New research shows that remnant oak trees in vineyards benefit grape growers by providing important habitat for pest-eating bats. University of California (UC) Cooperative Extension and U.S. Forest Service scientists studied how bats use blue oak and valley oak trees in Central Coast vineyards. “The study results suggest that the large oak tree in my vineyard not only increases the beauty and biodiversity of the agricultural landscape, but also attracts insect-eating bats that can provide natural pest control – a win-win,” said grape grower Jerry Reaugh in an article. The scientists hope growers will manage and preserve these trees in vineyards to support conservation. 

UC Davis Experts Investigate Cause of Sudden Grapevine Collapse
Six-minute interview with UC Cooperative Extension/UC Davis plant pathologist Akif Eskalen, who talks about what extension experts are doing to investigate mystery vine collapse. The issue is mainly occurring in the Delta/Lodi region, but is now showing up in Modesto, Santa Barbara and San Luis Obispo regions.

Important Crop Insurance Policy Update
With a bountiful grape crop in most areas of California, and the potential that winery storage is at or near capacity, there have been concerns about the ability to market winegrapes. If you have a crop insurance policy: an important reminder is to please be aware that the inability to market grapes for any reason, other than actual physical damage from an insurable cause, is not covered under the policy.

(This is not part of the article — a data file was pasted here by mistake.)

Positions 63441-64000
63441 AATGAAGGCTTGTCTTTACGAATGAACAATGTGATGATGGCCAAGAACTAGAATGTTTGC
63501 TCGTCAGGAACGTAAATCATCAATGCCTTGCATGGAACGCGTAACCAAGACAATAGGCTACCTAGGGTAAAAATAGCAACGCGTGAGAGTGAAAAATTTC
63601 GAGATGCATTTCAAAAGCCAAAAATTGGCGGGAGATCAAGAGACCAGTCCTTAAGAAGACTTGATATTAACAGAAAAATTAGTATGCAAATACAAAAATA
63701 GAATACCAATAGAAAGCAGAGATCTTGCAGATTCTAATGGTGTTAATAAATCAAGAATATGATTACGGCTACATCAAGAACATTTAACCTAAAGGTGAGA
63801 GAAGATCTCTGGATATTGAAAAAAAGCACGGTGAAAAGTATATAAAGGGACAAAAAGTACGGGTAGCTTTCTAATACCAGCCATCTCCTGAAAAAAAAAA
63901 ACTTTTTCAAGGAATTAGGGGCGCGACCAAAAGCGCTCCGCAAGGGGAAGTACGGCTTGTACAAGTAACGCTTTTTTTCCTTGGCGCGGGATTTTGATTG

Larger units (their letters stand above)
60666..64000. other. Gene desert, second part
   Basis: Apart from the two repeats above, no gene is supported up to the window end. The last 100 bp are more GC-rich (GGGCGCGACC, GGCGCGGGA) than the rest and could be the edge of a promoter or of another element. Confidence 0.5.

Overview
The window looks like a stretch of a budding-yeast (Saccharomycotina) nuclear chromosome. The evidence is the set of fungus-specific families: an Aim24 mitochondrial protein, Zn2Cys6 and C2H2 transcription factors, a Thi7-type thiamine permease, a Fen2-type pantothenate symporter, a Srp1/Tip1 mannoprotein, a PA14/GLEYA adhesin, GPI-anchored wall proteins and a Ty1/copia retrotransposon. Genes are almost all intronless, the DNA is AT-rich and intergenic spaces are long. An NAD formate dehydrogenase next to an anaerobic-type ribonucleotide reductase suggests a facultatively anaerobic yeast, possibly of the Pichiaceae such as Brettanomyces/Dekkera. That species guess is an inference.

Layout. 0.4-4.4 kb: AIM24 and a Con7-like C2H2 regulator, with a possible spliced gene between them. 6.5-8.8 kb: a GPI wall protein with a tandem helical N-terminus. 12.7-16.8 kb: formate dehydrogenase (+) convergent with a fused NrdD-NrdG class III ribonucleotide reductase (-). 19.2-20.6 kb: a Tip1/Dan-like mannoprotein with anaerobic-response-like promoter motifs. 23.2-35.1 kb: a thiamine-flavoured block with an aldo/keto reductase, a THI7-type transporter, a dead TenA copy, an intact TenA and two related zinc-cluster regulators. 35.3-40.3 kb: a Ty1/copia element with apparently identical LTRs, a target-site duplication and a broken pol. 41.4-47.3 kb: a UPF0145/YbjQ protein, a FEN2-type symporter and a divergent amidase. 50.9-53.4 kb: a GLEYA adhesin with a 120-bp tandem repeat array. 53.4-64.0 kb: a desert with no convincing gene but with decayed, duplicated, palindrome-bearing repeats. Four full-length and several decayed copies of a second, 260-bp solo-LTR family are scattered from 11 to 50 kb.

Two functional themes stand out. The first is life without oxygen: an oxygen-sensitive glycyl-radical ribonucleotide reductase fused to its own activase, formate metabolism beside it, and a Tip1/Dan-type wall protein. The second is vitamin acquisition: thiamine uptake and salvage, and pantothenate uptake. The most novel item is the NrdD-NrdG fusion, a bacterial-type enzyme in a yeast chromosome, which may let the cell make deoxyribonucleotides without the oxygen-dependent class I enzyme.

If you suspect you will not be able to market your grapes, please contact your agent to discuss. Per the crop insurance policy provisions, if the crop will not be harvested, you must notify your agent or carrier within three days of the date harvest should have started. It is important to have your crop appraised in order to keep your policy production up to date. If the crop was damaged during the growing season and you previously gave notice to your agent, you must provide notice at least 15 days prior to the beginning of harvest. You must not destroy the damaged crop until after you have been given written consent to do so by your carrier. 

Please contact your agent with any questions or read more information from the  Common Crop Insurance Policy Basic Provisions or to further review your responsibilities in the event of a potential loss.
What to Do If Immigration Officials Come Knocking
A recent  CalChamber podcast featured CalChamber President Allan Zaremberg and UC Davis School of Law Dean Kevin Johnson discussing what employers are required to do if Immigration and Customs Enforcement officials raid a job site or ask to inspect records. Johnson is an expert on immigration law and policy.
IRS Launches New Tax Withholding Estimator to Help Taxpayers
The Internal Revenue Service (IRS) is urging taxpayers to do a paycheck checkup using its  new tax withholding estimator . The online tool, which replaces the withholding calculator, offers a variety of new user-friendly features to help taxpayers ensure they have the right amount of tax withheld each year.

Vineyard & Wine
Growers express enthusiasm for grape quality amid compressed harvest.
Press release, Aug. 28

More than 3,800 acres were recently added as SIP Certified.
Press release, Aug. 27

See the Californians who made the list.
Wine Enthusiast, Aug. 22
California introduced the Sustainable Groundwater Management Act in 2014. But updating legal structures to accommodate evolving scientific knowledge involves far more than simply rewriting statutes, according to U.S. researchers. 
Physics World, Aug. 22

November 7
CAWG Board of Directors meeting, Modesto